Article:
Surveillance and outbreak reports Open Access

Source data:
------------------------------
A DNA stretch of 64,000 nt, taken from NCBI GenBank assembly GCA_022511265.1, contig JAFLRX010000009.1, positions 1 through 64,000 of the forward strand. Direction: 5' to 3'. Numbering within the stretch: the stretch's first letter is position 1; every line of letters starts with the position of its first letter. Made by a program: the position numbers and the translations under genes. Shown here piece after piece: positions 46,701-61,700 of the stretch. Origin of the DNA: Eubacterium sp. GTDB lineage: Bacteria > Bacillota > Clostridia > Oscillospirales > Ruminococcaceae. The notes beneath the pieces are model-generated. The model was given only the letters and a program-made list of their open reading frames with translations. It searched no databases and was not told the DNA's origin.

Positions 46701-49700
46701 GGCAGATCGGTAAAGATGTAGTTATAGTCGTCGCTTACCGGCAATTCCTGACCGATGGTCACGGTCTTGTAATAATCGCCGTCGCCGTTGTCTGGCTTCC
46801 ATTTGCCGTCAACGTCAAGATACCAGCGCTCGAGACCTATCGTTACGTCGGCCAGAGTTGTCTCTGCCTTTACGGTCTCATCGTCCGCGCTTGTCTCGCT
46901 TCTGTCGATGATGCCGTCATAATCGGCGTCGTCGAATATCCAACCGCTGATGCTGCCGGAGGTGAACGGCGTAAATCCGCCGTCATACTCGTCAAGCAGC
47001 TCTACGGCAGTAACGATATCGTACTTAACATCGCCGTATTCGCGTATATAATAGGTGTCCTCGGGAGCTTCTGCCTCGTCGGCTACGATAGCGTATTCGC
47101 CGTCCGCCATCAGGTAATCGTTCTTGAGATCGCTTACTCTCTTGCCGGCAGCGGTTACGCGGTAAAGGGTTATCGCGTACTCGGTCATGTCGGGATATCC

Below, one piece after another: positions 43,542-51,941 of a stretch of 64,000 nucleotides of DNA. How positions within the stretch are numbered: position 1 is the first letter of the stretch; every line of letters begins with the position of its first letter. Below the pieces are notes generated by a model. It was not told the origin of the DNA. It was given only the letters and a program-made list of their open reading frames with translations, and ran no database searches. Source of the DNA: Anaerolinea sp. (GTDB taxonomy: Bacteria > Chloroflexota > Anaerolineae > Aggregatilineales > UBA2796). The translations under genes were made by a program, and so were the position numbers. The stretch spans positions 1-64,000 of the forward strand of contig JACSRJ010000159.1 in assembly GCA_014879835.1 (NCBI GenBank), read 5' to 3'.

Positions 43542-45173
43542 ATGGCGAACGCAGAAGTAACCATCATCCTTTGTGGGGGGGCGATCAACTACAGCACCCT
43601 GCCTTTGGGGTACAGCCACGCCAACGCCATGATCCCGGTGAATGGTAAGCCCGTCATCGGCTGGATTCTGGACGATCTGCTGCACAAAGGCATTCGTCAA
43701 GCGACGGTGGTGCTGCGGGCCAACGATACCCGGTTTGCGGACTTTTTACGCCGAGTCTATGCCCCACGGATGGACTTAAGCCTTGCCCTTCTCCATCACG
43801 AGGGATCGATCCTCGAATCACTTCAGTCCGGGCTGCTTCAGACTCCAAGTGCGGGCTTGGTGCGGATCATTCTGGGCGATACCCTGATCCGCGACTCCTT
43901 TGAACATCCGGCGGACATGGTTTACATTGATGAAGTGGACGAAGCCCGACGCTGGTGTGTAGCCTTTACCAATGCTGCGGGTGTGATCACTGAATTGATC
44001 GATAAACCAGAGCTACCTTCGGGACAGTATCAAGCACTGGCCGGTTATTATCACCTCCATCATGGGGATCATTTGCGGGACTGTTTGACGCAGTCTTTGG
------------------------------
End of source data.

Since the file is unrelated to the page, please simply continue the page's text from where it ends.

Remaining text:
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Healthcare-associated infections (HAIs) are a potentially serious threat to elderly people living in long-term care facilities. Therefore, the European HALT (Healthcare-associated infections in long-term care facilities) project was launched in 2008. HAIs and the use of antibiotics were studied in all 40 nursing homes (100% response) in the city of Frankfurt am Main, Germany, from January to March 2011, using the HALT protocol. Of the 3,732 residents in the homes, 4.3% (n=161) had either signs or symptoms of infections and/or were on oral antibiotics. The most common infections were urinary tract infections (n=45; 1.2%), followed by infections of the respiratory tract (n=41; 1.1%) and skin except mycosis (n=25; 0.7%). The overall prevalence of oral antibiotic use was 2.4% (n=90). The most frequently prescribed oral antibiotics were quinolones (n=31), cephalosporins (n=19), penicillins (n=11) and co-trimoxazole (n=11). The prevalence of HAIs was about the same as that in a European pilot study carried out in November 2009 (5%), but was higher than in several national surveys carried out between May and September 2010 (1.6-3.6%). .


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